The lesson for talking about climate change: In conversations with others, don’t shy away from mentioning your concern about climate change, but talk about it in a way that invites the other person to ask questions.

– Friend: What have you been up to lately?
– You: I wrote a letter to the editor about sea-level rise, and it got published in the newspaper.
– Friend: That’s great! But so depressing! What did you write about?

4. Share what you know

Now, a doctor will share what he or she has learned about the patient’s illness: “I’m sorry to tell you that when we took a look at the tissue sample, we found that you have breast cancer.”

The protocol contains two pieces of advice relevant to people talking about climate change. First, avoid jargon. Say “human-caused,” not “anthropogenic,” and so on.

Second, choose your words carefully to avoid unintended cruelty. For example, the protocol advises doctors not to say, “You have very bad cancer and unless you get treatment immediately you are going to die.”

Such a statement is absurdly blunt and clearly has no place in a doctor’s office. But it also bears an uncomfortable resemblance to messages we often hear about climate change: “We must cease greenhouse gas emissions as soon as possible or there will be catastrophic consequences.” Either one may leave the listener feeling angry and apt to blame the messenger.

Try using more compassionate language: “The climate problem is serious, and that’s why it’s important for all of us to work on a plan to address it.” You might also add that there is still time to avoid the most dangerous consequences.

5. Address emotions

“Responding to the patient’s emotions is one of the most difficult challenges of breaking bad news,” the protocol says. “Patients’ emotional reactions may vary from silence to disbelief, crying, denial, or anger.”

Like breaking bad medical news, sharing frightening information about climate change is likely to provoke an emotional reaction. You can address those emotions by acknowledging their presence, giving people space to express them, and offering validating or empathic responses.

– You: The ocean could rise by as much as six feet during the lifetime of our kids. Unfortunately, if that happens, a lot of Charleston will either go underwater or have frequent flooding problems.
– Friend: That’s horrible to think about.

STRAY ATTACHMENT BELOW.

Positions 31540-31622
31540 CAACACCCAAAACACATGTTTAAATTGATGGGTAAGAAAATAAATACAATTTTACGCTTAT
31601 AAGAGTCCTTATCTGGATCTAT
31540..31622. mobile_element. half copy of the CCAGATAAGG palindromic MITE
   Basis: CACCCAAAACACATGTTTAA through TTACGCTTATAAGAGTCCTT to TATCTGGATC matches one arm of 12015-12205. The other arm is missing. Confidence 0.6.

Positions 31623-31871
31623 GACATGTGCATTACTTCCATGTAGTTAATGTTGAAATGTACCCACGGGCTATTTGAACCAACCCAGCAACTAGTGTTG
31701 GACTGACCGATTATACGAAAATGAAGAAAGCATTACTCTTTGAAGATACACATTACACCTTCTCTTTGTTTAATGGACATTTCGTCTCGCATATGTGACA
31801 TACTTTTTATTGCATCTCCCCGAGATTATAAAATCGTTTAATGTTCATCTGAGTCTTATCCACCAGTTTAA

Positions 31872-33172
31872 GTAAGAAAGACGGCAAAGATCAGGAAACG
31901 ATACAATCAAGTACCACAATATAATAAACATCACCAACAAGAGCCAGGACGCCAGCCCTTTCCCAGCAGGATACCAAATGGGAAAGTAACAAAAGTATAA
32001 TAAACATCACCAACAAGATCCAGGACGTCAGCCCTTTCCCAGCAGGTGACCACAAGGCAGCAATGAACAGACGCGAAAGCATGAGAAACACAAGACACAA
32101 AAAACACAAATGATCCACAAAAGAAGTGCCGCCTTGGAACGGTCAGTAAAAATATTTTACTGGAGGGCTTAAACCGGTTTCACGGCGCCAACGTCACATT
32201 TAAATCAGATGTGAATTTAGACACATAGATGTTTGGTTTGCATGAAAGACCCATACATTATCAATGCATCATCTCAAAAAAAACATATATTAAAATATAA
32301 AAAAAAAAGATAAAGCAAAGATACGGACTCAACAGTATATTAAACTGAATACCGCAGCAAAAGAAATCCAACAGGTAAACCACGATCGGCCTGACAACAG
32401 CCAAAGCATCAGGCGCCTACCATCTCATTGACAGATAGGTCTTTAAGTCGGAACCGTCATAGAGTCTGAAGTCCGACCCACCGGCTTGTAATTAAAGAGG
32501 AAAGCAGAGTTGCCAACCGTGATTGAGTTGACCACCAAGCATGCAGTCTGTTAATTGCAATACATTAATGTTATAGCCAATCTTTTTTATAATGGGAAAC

– You: It’s hard for me, too. I wish I had better news to share.

By acknowledging and validating others’ emotions, you can help them remember that their reaction is normal and that they are not alone.

“People are frightened, and they’re confused at times, and what they really appreciate is kindness,” Baile said.

6. Make a plan

Whether you’re breaking bad news about cancer or the climate, the last and most important step is to work with the other person to come up with a plan.

At this stage, doctors discuss treatment options with patients. The goal is to decide, together with the patient, on a plan that aligns with the patient’s values. For example, some patients may not wish to pursue aggressive treatment if the likelihood of success is poor and the side effects severe.

When you talk with people about climate change, it’s similarly important to discuss what can be done to address the problem, seeking a plan of action that aligns with the person’s values.

– Friend: I feel so worried about what will happen to my son.
– You: I worry a lot about my kids, too. I usually feel better when I do something with that feeling, like going to talk to city planners about the problem. Would you be interested in coming with me the next time I go to speak with them? Your son would be welcome to come along.

Bonus advice

When I spoke with Dr. Baile, he offered a final piece of advice that wasn’t in his original protocol.

”In Click To Tweet

Doctors, he said, often empower family members to become allies of a patient. Family members can take small but effective actions, such as helping the patient get plenty of rest.

The same strategy, he said, can be useful to people who are speaking up about climate change: “Find out who your allies are,” he said. One person’s voice may be ignored, but a chorus of warnings — especially from those well known to and trusted by the listener — is harder to dismiss.

Wondering how climate change could affect you or your loved ones? Send your questions to Questions may be edited for length and clarity.

More “Ask Sara”

“Should I tell my Republican friend that her Florida mansion is doomed by sea-level rise?”

“I worry that climate change could bring malaria to the U.S. Should I?”

Sara Peach

Sara Peach is the Senior Editor of Yale Climate Connections. She is an environmental journalist whose work has appeared in National Geographic, Scientific American, Environmental Health News, Grist, and...